Department of Computer Science and Technology

Course pages 2017–18

Further Java

Principal lecturers: Dr Alastair Beresford, Dr Andrew Rice
Taken by: Part IB CST 50%, Part IB CST 75%
Past exam questions

No. of practical classes: 5 x 2-hour sessions (for which supervisions should be given)
Suggested hours of supervisions: 2
Prerequisite course: Object-Oriented Programming, Further Java Briefing
Companion courses: Concurrent and Distributed Systems
This course is a prerequisite for the Group Project.

Aims

The goal of this course is to provide students with the ability to understand the advanced programming features available in the Java programming language, completing the coverage of the language started in the Programming in Java course. The course is designed to accommodate students with diverse programming backgrounds; consequently Java is taught from first principles in a practical class setting where students can work at their own pace from a course handbook. Each practical class will culminate in an assessed exercise.

Practical classes

  • Communication and client applications. This class will introduce the Eclipse development environment. Students will write a simple client to send and receive data to a server via TCP.

  • Serialisation, reflection and class loaders. This class will introduce object serialisation. Students will use a class loader and reflection to inspect an object which is only available at run-time.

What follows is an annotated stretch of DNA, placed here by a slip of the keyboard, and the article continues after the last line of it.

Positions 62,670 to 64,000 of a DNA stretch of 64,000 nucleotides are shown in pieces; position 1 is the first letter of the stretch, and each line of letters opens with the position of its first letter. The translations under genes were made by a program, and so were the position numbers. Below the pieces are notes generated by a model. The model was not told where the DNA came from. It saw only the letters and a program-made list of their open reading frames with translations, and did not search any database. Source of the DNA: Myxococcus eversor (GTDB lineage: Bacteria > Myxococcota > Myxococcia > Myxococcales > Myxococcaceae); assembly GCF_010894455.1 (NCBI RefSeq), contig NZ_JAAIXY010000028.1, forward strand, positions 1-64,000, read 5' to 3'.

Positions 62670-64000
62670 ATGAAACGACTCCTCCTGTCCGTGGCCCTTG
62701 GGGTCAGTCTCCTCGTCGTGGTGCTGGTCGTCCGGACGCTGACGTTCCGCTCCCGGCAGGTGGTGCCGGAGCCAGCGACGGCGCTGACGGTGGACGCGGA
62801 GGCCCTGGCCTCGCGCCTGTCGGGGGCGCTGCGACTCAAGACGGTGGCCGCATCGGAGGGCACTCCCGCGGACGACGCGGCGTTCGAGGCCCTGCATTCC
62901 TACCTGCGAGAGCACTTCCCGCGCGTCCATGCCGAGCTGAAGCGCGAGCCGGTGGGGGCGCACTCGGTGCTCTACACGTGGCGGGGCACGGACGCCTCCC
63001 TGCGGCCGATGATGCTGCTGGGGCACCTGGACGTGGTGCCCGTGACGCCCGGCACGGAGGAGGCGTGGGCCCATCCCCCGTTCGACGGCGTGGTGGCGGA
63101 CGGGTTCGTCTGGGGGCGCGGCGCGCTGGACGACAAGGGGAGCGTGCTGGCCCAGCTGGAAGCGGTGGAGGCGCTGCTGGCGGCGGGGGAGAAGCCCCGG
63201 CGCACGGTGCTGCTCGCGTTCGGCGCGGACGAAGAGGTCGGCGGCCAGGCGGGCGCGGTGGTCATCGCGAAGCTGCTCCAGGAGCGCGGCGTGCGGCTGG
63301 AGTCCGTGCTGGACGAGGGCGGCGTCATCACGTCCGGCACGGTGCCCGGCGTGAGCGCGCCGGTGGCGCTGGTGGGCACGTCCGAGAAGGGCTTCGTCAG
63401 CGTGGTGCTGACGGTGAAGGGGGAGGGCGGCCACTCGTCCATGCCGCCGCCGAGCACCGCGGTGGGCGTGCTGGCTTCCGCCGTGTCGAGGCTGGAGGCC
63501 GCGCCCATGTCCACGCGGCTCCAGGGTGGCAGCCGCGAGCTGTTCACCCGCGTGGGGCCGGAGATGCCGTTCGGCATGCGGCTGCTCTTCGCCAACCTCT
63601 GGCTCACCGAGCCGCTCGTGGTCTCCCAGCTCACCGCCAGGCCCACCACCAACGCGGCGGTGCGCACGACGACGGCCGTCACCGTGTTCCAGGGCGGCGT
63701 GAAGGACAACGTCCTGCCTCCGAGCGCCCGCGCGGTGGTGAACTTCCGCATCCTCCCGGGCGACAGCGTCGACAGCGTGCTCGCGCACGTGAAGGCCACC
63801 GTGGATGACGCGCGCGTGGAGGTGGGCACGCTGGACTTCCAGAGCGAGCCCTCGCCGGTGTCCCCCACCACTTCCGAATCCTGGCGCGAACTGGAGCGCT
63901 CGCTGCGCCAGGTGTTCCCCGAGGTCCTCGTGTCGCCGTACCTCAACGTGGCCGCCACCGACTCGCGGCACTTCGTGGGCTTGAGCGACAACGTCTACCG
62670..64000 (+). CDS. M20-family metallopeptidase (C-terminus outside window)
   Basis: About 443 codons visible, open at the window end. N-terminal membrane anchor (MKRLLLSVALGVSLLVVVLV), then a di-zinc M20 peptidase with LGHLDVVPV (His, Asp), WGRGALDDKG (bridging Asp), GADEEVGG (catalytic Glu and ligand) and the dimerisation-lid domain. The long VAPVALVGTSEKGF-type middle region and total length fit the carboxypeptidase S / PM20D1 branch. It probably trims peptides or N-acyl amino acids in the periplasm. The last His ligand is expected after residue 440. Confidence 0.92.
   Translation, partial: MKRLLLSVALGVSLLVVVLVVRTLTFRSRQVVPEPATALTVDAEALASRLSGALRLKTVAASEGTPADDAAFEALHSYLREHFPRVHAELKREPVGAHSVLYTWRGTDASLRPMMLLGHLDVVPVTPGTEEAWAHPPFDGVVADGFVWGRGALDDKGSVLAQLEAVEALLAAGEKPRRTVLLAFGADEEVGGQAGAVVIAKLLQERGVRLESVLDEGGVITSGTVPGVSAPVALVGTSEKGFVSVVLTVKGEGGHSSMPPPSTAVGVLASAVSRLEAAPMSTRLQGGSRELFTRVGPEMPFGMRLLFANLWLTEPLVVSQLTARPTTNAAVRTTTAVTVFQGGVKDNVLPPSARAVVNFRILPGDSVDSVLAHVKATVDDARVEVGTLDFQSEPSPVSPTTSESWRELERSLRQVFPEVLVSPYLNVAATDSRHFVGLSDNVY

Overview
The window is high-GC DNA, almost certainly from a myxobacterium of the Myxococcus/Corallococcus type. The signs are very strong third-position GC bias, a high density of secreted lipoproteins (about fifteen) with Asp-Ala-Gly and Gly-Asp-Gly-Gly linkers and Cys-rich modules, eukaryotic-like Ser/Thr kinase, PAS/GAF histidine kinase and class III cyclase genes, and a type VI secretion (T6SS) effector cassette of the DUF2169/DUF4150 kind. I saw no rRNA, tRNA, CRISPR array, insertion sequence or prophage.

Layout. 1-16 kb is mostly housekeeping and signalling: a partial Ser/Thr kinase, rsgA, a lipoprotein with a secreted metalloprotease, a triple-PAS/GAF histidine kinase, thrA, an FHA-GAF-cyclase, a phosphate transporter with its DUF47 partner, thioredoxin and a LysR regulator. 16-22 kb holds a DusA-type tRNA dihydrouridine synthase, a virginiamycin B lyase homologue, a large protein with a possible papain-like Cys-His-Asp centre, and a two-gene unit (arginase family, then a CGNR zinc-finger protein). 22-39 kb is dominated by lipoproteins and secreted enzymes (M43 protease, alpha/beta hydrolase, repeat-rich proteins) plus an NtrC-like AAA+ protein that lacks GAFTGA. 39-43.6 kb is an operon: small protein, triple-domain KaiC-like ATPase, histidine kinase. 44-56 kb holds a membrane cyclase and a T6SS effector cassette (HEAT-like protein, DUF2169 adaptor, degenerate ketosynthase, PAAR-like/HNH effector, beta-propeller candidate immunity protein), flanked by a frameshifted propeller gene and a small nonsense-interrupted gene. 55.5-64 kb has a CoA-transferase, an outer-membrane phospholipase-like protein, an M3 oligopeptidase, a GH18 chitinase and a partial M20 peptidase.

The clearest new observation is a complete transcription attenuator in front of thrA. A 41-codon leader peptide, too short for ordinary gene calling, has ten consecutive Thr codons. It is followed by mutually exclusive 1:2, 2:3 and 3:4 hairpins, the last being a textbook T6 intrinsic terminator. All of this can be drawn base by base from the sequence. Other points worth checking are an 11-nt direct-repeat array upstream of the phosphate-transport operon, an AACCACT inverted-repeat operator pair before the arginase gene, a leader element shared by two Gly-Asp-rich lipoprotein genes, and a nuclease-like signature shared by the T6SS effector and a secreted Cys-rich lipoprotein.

• Concurrency and synchronisation. This class introduces the concurrency and synchronisation primitives found in Java. Students will implement a thread-safe first-in-first-out queue and learn about Java generics.

  • Server applications. Students implement a server in Java which is capable of communicating concurrently with mulitple clients.

  • Vector clocks. This week students will use the concept of vector clocks to make their client and server robust to message delays and reordering.

Objectives

At the end of the course students should

  • understand different mechanisms for communication between distributed applications and be able to evaluate their trade-offs;

  • be able to use Java generics and annotations to improve software usability, readability and safety;

  • understand and be able to exploit the Java class-loading mechansim;

  • understand and be able to use concurrency control correctly;

  • be able to implement a vector clock algorithm and the happens-before relation.

Note for 2017-18
The published syllabus for this year incorrectly referred to a practical class on databases with associated course objectives. This class was replaced by an exercise exploring the use of vector clocks. Neither of these topics will feature in the Further Java question in June 2018 examinations.

Recommended reading

* Goetz, B. (2006). Java concurrency in practice. Addison-Wesley. Gosling, J., Joy, B., Steele, G., Bracha, G. & Buckley, A. (2014). The Java language specification, Java SE 8 Edition. Addison-Wesley.
http://docs.oracle.com/javase/specs/jls/se8/html/